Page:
Two studies investigate the value of molecular profiling in the management of ovarian and endometrial cancers
Two studies presented in a Mini Oral Session at the ESMO Gynaecological Cancers Congress 2022 today provide new insights into the use of molecular profiling for treatment selection and prognosis in ovarian and endometrial cancers.
In a real-world analysis of response and survival in patients with high-grade serous ovarian carcinoma and previous platinum-based therapy, three bioinformatic algorithms for homologous recombination deficiency (HRD) detection all showed an association of HRD status with better overall survival (CHORD: hazard ratio [HR] 0.32 [95% confidence interval (CI) 0.19–0.52]; HRDetect: HR 0.28 [95% CI 0.16–0.48]; and Dragen: HR 0.38 [95% CI 0.23–0.62]; all p<0.001) (Abstract 28MO). There was substantial concordance between algorithms and according to BRCA1/2 status. The authors suggest that incorporating multi-dimensional data, including molecular profiling, pathology and radiological imaging, into a machine-learning model will improve determination of HRD biomarkers.
“There is a real drive to come up with cost-effective means for HRD testing that can be conducted in an individual setting,” says Dr Rowan Miller from St Bartholomew's Hospital and University College London Hospital, London, UK.
In advanced ovarian cancer, testing for BRCA mutations and homologous recombination deficiency in general is now standard of care in the selection of first-line maintenance therapy for PARP-inhibitor-based treatment, although more sensitive tests, particularly beyond first line, are required (Ann Oncol. 2020;31:1606–1622).
“The algorithms tested in this study represent affordable alternatives to currently used tools and the results show that all three algorithms are feasible and reliable. Unfortunately, as noted by the authors themselves, the study does not tell us how the tests work as predictive biomarkers for response to PARP inhibitors. So there is more work to be done before such tools can be integrated into the clinic, but it is a big step in the right direction,” Miller says.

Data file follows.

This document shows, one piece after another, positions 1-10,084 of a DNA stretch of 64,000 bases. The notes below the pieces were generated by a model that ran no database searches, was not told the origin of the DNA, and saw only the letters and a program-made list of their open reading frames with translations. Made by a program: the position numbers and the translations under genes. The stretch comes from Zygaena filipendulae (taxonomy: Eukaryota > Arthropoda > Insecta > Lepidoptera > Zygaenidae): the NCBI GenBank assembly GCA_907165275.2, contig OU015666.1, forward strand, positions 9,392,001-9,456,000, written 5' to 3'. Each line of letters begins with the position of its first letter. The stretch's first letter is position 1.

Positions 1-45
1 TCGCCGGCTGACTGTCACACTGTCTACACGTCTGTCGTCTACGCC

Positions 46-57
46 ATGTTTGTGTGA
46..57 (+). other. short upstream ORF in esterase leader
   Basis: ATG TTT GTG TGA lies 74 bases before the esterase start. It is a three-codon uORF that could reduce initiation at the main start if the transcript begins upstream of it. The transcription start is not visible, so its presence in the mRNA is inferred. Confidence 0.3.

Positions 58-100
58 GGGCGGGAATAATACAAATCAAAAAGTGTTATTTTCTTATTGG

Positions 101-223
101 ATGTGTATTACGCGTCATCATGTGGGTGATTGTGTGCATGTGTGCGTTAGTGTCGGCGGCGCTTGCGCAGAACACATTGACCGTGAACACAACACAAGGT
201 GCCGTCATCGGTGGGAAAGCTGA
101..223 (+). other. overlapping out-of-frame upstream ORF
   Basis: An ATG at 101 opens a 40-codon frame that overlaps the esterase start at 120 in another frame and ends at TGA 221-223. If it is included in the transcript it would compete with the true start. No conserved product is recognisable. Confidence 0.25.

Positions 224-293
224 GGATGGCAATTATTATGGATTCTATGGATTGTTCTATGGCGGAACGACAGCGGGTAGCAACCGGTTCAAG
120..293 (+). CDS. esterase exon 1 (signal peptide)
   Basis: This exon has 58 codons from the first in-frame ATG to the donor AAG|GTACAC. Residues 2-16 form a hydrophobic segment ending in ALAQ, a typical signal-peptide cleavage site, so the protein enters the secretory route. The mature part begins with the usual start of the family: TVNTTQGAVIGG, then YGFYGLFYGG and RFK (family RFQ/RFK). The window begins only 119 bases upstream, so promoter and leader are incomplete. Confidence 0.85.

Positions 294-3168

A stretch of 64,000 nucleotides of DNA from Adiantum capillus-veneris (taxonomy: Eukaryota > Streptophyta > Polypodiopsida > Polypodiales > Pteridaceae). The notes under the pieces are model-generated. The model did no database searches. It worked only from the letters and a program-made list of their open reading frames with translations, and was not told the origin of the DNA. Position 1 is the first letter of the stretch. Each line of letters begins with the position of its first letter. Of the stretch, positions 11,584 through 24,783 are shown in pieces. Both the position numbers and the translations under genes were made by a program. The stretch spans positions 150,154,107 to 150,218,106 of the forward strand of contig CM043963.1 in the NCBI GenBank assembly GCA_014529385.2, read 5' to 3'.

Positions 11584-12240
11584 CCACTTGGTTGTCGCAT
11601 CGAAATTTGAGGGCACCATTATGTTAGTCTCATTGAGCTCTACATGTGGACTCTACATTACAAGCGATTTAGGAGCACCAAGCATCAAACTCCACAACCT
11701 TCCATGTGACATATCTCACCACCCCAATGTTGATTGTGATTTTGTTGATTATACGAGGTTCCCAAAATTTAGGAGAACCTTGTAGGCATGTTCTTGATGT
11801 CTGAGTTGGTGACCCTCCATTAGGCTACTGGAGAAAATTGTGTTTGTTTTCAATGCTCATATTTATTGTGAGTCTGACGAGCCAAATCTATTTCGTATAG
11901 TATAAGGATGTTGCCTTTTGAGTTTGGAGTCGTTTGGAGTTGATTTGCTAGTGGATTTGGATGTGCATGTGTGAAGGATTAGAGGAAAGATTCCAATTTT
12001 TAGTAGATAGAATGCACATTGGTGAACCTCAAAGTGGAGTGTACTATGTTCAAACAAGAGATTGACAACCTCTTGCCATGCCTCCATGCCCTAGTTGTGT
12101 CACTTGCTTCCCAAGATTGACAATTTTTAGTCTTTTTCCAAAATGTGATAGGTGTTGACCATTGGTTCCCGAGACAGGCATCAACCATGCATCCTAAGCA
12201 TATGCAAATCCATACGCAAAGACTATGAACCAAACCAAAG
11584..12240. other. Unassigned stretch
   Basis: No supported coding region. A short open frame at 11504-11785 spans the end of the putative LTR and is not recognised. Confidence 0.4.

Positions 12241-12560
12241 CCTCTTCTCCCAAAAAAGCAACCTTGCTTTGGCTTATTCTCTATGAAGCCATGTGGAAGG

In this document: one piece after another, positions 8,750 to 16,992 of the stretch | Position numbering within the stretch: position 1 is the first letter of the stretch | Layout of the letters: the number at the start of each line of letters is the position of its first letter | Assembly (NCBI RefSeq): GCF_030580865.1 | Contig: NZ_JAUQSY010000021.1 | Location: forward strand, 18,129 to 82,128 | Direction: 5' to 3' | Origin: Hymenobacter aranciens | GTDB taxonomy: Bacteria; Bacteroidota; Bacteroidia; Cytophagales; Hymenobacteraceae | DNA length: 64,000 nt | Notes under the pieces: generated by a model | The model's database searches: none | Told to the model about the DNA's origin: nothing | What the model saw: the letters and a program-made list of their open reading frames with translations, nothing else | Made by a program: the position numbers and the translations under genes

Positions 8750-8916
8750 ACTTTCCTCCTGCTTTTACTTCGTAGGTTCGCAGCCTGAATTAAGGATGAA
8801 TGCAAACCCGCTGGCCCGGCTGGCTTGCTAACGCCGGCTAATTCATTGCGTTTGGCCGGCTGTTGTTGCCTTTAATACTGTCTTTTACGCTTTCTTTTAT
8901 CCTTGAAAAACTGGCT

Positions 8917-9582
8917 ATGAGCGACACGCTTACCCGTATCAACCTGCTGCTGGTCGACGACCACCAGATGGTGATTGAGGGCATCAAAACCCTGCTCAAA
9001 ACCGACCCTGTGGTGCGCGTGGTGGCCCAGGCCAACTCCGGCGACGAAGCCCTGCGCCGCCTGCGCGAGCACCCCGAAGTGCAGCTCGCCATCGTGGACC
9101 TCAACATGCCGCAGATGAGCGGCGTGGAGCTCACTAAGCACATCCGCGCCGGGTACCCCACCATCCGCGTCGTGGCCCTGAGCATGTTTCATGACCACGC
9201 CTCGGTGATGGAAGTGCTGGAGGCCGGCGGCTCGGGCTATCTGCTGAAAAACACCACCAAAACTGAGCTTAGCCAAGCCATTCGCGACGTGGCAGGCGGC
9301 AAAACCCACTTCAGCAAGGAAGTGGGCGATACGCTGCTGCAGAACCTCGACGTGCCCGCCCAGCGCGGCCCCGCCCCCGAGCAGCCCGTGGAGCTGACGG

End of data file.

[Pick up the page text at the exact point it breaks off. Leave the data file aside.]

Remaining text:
Results from another study question the prognostic contribution of molecular profiling in low-grade endometrioid endometrial cancer (EEC) (Abstract 21MO). In this retrospective analysis within the European Network for Individualized Treatment (ENITEC), profiling was investigated using single-molecule molecular inversion probes based on next-generation sequencing. In total, 393 patients were included, of whom 75% had early-stage endometrial cancer and 54% had low-grade EEC. Low-grade EEC was associated with improved disease-specific survival (DSS, >89%) compared with high-grade disease (DSS, >43%) across all the molecular subgroups (non-specific molecular profile, microsatellite instability, TP53 mutations and POLE mutations). The finding was similar for recurrence-free survival (RFS), with the exception of TP53-mutated tumours, among which only grade 1 EEC had excellent RFS (92% vs 54% for grade 2 and 44% for grade 3). In multivariate analysis, independent prognostic factors for reduced DSS were TP53 mutations (HR 1.92, p=0.021), high-grade (HR 5.61, p<0.001) and advanced stage (FIGO III–IV) (HR 3.17, p<0.001).
In endometrial cancer, its subdivision into molecular groups is recognised as being an important component of staging/prognosis (Int J Gynecol Cancer. 2021;31:12–39) and Miller thinks that molecular profiling should be standard for all patients with this malignancy. “The authors’ conclusion, that molecular profiling does not add anything prognostically for low-grade endometrial cancer, is valid. However, molecular profiling still has implications for treatment. Also, if patients have low-grade advanced-stage disease, molecular profiling might be useful for evaluating their risk of recurrence or for treatment stratification.”
According to Miller, there is still a lot we do not know about molecular profiling for gynaecological cancers: “Despite the tremendous progress we have made, it really is just the tip of the iceberg. We need more information about evaluating the risk of recurrence and treatment stratification in early-stage disease and to increase treatment options for patients with recurrent disease.”
Funingana IG, et al. Real-world whole sequencing data of ovarian cancer patients. ESMO Gynaecological Cancers Congress 2022, Abstract 28MO
Mini Oral Session, 18.06.2022, h. 13:00 – 14:00, Auditorium 1A
Vrede S, et al. Limited benefit of molecular profiling in patients with low-grade endometrial cancer. ESMO Gynaecological Cancers Congress 2022, Abstract 21MO
Mini Oral Session, 18.06.2022, h. 13:00 – 14:00, Auditorium 1AWatch the sessions on demand on the Congress virtual platform.